My instinct is to try to keep fighting and force my body to cooperate as much as I can.  But in the past 3 weeks, my trainer, my physiotherapist and my doctor have told me I am probably doing too much.

I am angry that the thought of slowing down and giving myself a break puts me in a panic.  I am barely able to maintain my health and weight doing as much as I am–doing less sounds like the road to disaster.

I am angry because it is like cancer was a cruel joke sent to me as a message to tell me that I can’t reach my goals. That my goals are impossible and I am a fool for trying so hard and having faith for so many years.  I have spent my life taking one step forward and two steps back and doing things people told me I would never be able to do.

I am angry because although my mind refuses to quit, my body refuses to cooperate.  A part of me is almost wondering what obstacle it is going to present me with next as a further roadblock to my goals.

I am angry because I want to stay positive. I want to keep pushing. I want to feel like my goals ARE possible.

And I feel like that is out of my control.

I keep telling myself to be patient. I keep telling myself to remember that I have been through a lot. I keep telling myself that if I keep working, it will all come together. I keep telling myself to have faith and trust and just believe that it will work out.

But how long can I keep telling myself these things before I am living in a fantasy world instead of reality? How long is too patient?

I just don’t know if my expectations are unrealistic for the new reality in which I find myself post cancer.  I feel as though I am constantly making compromises to adjust to the changes that have occurred, but I am also questioning at what point do compromises become giving in?  I am angry because I don’t think I have anything left to compromise on, and the only options left to me is to give in completely.

I am angry with myself because I blame myself. Somewhere I didn’t do enough, didn’t try hard enough, haven’t been strong enough.  I am not able to be the person I want to be anymore and I am grieving for that.  I feel as though reality is telling me it’s time to give up my dreams and find new more reasonable ones. I am angry because I am not even really sure what those dreams were any more.  My past hopes seem so naive in comparison with my current reality.

All of this may also be part of the withdrawal symptoms I am undergoing (anger is one of the symptoms listed), but that doesn’t make it any easier to deal with, and it doesn’t change that I feel like I have been failing myself.

That is the hardest thing to deal with right now–feeling like I am failing.  Every day I am not able to do everything I want to do and have to adjust or compromise I feel like I am failing.  Like I am not giving myself the best chance.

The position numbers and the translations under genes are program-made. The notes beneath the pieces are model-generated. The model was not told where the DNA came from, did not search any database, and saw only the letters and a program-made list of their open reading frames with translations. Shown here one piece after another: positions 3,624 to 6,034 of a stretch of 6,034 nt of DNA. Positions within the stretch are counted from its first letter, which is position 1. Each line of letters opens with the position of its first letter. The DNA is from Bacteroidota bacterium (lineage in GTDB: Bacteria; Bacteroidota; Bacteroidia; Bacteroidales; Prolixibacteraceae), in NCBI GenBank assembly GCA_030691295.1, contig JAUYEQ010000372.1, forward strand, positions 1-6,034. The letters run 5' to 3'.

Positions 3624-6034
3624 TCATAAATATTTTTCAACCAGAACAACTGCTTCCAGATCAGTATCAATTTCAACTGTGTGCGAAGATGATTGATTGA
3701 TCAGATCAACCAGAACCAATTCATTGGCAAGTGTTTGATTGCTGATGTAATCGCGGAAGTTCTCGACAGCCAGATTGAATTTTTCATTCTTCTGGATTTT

Before I got sick, I was very used to doing things on my own.  Too independent according to some people.  While I was sick I had to learn the hard way to allow myself to depend on others, and as long as I was sick I was able to justify that.  Now, I am no longer sick and in my head I feel as though I should be able to take care of myself again without having to rely on others.  I feel like I should be able to work through things now without having to inconvenience others.  But I am angry because I feel like an inconvenience to those around me.

I am also angry because I feel like too many of my posts lately have been about my health and less about dance.  I am angry with myself because I feel like there has been a lot of negative coming out of me lately.  And one thing I have never been is a negative person.

So, I am giving myself some time to just be angry. Time to acknowledge that I am angry about a great many things–some in my control, some not. I am giving myself a moment to feel bad and wallow a bit in self-pity and grieve all I have lost.

My hope is to be able to find within myself the courage to regroup once again. To know that eventually I will move beyond these withdrawal symptoms and when I do the future will be waiting for me to grab it and push my way towards it.

I just have to hang on a little bit longer.

Please forgive me for expressing my anger.

Unexpected news

For the men who read this blog, be forewarned–this is going to be a ‘lady’ post.

After 18 months of enduring menopause symptoms, the bloodwork I had done on Monday showed my body is actively trying to return to it’s usual cycle.

That means I was right when I said the symptoms I was having two weeks ago when I felt exhausted, nauseous, headachy, and fuzzy-headed almost seemed like PMS.

In a nutshell, it pretty much was.

It means that any month now, my periods could return and with it regular ovulation.

This means I have to make a big decision about birth control, including whether I want to have a tubal ligation to permanently remove the risk of pregnancy.

It’s one thing to find out that you are no longer fertile due to health complications, it’s another to have to make that choice yourself for health reasons.

I am 37, single, and will be on hormone therapy for at least 5 years.  While taking HT, pregnancy is a big no-no.  When I finish hormone therapy, I will be 42–an age where pregnancy under normal circumstances can be risky.

My doctor is recommending the tubal ligation to eliminate that possible risk to my health.